A Mother of Sheroes: An Army Wife’s Story of Raising Daughters Who Joined the Military.

Have you ever heard the phrase, “If you want to make God laugh, tell him YOUR plans?”  Well, Teesa definitely made God chuckle, as she planned out her future upon graduating from high school and entering college.  Teesa Albert (a pseudonym) went to college right after she completed her senior year of high school, with dreams of becoming an accountant once she obtained her college degree.  However, Teesa’s plan to work as an accountant changed, after she married her college sweetheart!  Although they were both college students, Mr. Albert (a pseudonym) enlisted into the military when they decided to start a family.   So, Teesa left college without graduating, and supported her husband’s military career, while taking classes in various locations.

The Alberts have been married for over 20 years, and Teesa still remains determined to earn her degree, as they continue to move wherever the Army takes them.   Just two more classes to go, and Teesa will be a college graduate and will still pursue a career in accounting–reminding us that it’s never too late to be what we could’ve been!

It’s no wonder that Teesa and her husband raised extremely driven children, who are accomplishing goals that very few people attain: Becoming future Army Officers (two out of three children are enrolled at West Point).  Black people in the United States are classified as “minorities,” and Black WOMEN enrolled at West Point are apart of an even smaller minority.  Women, regardless of ethnicity, weren’t even allowed to attend West Point until 1976!  Thankfully, times have changed and now Teesa has TWO daughters who attend the prestigious academy.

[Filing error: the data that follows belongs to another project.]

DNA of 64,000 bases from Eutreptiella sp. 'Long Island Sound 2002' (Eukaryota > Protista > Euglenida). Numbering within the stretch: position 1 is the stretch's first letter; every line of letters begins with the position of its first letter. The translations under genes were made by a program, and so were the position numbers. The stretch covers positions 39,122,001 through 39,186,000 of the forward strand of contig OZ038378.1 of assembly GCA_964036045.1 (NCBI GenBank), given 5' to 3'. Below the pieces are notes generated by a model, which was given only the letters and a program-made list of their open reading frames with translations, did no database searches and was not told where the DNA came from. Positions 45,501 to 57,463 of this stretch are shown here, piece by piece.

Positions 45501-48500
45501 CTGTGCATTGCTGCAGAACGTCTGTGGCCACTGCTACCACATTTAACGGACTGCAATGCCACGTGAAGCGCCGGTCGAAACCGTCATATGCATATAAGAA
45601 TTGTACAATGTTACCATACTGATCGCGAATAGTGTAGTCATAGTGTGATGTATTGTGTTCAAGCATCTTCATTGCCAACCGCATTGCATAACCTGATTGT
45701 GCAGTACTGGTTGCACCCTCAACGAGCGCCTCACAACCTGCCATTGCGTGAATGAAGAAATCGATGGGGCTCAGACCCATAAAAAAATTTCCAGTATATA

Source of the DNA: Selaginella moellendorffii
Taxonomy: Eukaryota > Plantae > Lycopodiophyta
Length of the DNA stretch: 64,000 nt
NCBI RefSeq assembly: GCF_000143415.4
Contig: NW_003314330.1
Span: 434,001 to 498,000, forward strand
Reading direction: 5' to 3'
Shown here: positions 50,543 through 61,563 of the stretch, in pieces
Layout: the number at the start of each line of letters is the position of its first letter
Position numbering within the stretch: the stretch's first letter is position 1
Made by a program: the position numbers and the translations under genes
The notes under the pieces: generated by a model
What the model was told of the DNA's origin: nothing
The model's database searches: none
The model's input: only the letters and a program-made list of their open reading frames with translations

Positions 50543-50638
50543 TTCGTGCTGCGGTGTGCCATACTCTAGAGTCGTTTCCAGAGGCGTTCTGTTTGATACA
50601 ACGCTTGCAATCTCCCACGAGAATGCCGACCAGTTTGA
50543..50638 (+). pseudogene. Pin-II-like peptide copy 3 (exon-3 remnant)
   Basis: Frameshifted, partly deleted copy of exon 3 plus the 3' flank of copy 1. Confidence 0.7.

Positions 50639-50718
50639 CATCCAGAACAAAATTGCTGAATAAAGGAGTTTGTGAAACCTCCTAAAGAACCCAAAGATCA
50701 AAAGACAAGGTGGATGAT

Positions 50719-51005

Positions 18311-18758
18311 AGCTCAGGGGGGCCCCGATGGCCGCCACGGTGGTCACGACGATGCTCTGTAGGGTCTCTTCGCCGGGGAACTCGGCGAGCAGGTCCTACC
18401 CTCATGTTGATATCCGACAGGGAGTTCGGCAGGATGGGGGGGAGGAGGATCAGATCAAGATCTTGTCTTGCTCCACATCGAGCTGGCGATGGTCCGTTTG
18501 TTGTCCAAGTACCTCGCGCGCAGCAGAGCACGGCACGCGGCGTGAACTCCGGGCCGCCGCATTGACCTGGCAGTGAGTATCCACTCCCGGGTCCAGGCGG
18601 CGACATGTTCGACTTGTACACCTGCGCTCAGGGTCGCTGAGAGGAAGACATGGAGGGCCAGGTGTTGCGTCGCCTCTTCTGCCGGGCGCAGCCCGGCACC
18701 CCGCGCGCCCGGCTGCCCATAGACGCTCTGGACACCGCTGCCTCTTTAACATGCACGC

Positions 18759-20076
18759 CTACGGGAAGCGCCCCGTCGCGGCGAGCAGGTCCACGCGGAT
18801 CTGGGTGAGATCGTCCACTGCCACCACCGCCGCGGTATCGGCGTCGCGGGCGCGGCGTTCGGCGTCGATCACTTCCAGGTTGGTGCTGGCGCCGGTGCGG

For the Alberts–again, a pseudonym–it didn’t matter that these young women saw their mother prolong obtaining her college degree.  No, it didn’t matter that their parents weren’t military Officers.   And no, it certainly doesn’t matter that their skin is the beautiful color of deep brown walnuts!  Their background is NOT a barrier, but only motivating factors!  These two future Army Officers lived with both their hero AND their SHEro, while growing up!  Because the “Albert” sisters have parents who continually encourage and cheer them on, the young ladies possess key elements to help them survive and succeed in a climate that might often feel unfamiliar.

You see, West Point is one of five military service academies for the United States Armed Forces.  The academies are:  United States Air Force Academy, United States Coast Guard Academy, United States Merchant Marine Academy, United States Military Academy at West Point, and the United States Naval Academy–Annapolis.  Ethnicity aside, it’s quite impressive that the two sisters were both admitted into the service academy of West Point!  West Point is one of the most selective military academies, and requires a nomination from a member of congress in order to be eligible to attend!  Two U.S. presidents and numerous successful scholars and business leaders hail from West Point–and the two “Albert” sisters are on their way to add their names to that prestigious list as future Army Officers!

The West Point Class of 2020 included 38 black women, the highest number since 1980, when women graduated for the first time (Army Sgt. 1st Class Josephine Pride/U.S. Military Academy).  Among the 1,017 cadets who graduated from West Point on Saturday, June 13, 2020–in a social distanced, no-audience ceremony with President Donald Trump as commencement speaker–was a record number of African American women. According to the Diversity and Inclusion Studies program at the prestigious Army academy, 38 Black women graduated with the class of 2020–the most in the school’s 218-year history.  Despite incremental progress, West Point remains mostly white and male: there were 230 women in the class of 2020, according to the Times, and 12% of graduates were African American; 9% Asian, 9% Hispanic, and less than 1% Native American  (https://www.vogue.com/article/record-number-african-american-female-graduates-west-point).